The most severe blow to citizen control of corporations was the 1886 Supreme Court case of Santa Clara County v. Southern Pacific Railroad.  A case about local taxation powers became the precedent by which corporations became "persons" under the U.S. Constitution, entitled to all the rights of any other person, even though the Constitution never mentions corporations.  The 14th Amendment, enacted to protect rights of freed slaves, has since been used to strike down hundreds of local, state and federal laws enacted to protect people from corporate harm.

Having gained Constitutional equality with we the people, corporations have moved on to demand special treatment.  Not content with getting protection for directors and stockholders from liability for debts and harms caused by their corporations, a special immunity rejected when we the people still remembered our English corporate abusers, corporations now seek protections for the corporations themselves for the harms they cause. Whether it's asbestos manufacturers, HMO's, drug companies or makers of dangerous products, they all ply the halls of Congress, by the thousands, seeking, no, demanding, and getting, protection from "activist judges," trial lawyers and we the people.

We have gone from protecting people from harmful corporations to protecting corporations from accountability to the people they harm.  If only we too could protect ourselves and property, our freedom, and our country, simply by dethroning a guy named George who does the bidding of domineering and abusive corporations.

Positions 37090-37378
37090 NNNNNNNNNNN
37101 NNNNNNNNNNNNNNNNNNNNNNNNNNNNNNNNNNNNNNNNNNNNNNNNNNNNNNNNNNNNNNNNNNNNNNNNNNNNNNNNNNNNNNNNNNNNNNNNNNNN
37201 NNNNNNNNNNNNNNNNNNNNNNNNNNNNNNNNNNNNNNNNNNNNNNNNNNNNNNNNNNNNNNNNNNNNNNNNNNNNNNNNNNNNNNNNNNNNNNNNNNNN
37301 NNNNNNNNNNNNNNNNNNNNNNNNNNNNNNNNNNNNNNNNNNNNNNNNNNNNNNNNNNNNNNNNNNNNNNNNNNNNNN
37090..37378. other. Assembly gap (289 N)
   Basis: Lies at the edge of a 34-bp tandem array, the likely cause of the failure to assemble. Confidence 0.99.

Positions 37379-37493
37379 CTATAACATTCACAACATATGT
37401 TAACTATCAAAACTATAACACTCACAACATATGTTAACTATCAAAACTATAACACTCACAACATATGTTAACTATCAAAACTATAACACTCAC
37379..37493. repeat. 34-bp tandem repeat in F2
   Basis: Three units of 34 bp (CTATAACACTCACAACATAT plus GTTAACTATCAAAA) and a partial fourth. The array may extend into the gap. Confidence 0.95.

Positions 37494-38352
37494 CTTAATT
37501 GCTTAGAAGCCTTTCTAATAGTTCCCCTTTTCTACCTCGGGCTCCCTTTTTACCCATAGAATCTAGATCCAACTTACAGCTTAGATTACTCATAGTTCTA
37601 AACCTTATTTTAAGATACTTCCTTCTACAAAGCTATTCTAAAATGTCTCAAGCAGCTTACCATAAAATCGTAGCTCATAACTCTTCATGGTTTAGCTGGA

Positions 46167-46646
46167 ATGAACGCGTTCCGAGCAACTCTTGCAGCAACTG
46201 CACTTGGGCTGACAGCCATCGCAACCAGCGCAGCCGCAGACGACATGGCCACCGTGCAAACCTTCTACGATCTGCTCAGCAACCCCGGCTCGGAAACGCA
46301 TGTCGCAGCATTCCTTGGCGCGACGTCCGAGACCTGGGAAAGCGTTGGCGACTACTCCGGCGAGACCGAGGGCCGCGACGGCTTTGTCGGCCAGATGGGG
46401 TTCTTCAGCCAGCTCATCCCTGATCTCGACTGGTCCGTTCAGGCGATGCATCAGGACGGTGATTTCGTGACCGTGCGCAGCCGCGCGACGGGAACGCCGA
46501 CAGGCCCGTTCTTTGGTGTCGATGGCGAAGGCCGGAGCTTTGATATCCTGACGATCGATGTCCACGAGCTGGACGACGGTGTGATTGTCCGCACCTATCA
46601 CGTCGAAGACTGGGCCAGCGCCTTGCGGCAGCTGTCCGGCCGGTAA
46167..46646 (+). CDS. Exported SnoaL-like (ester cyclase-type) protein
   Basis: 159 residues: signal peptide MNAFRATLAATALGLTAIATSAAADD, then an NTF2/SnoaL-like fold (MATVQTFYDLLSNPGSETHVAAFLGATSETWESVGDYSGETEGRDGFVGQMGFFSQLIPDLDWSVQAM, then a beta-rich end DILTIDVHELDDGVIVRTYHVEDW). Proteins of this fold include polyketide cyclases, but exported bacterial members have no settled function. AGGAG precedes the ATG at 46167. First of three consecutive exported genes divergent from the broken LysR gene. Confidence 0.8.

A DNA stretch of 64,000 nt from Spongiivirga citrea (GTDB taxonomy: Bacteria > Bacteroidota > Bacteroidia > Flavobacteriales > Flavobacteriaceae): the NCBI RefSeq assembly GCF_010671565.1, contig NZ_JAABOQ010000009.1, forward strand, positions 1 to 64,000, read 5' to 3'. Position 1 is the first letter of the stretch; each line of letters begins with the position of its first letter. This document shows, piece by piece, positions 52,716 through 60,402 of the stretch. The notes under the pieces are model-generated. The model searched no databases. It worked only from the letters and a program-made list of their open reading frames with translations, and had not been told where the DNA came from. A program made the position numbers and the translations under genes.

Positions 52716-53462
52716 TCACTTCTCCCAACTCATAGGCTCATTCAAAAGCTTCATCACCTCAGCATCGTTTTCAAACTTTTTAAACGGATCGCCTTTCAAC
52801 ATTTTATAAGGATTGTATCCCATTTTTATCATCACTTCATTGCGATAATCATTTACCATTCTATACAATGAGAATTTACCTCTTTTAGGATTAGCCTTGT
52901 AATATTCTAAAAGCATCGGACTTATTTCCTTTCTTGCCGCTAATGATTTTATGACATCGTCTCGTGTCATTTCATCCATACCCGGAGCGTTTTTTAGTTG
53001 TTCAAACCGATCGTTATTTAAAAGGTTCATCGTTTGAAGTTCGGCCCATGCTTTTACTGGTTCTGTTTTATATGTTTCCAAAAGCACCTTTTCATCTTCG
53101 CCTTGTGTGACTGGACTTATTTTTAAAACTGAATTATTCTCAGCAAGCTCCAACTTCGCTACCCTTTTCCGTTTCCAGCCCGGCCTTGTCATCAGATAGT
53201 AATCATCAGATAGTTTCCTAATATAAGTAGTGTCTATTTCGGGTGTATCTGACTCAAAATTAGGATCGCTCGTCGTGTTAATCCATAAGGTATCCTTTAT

This is Al Smith for the Montana Trial Lawyers

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KUFM Commentary - June 15, 2004
Now - Protecting Corporations From People

Last month I talked a little about the history of corporations in our country.  Based on the feedback I received, I struck a chord with people. 

A brief recap - our country was founded with a healthy concern for the power of corporations.  Our revolution was not just against King George, but also against the handful of corporations that abused colonists with George's help.  The revelers at the Boston Tea Party didn't go after the King's ships, rather they went after the ships of the East India Company.  As a result, in the early days of our country, we the people, through state legislatures, allowed corporations to be chartered to serve solely as a tool to gather investment and disperse financial liability for the public good.  Our country's founders retained a healthy fear of the threats posed by corporate power and sparingly granted corporations a limited business role.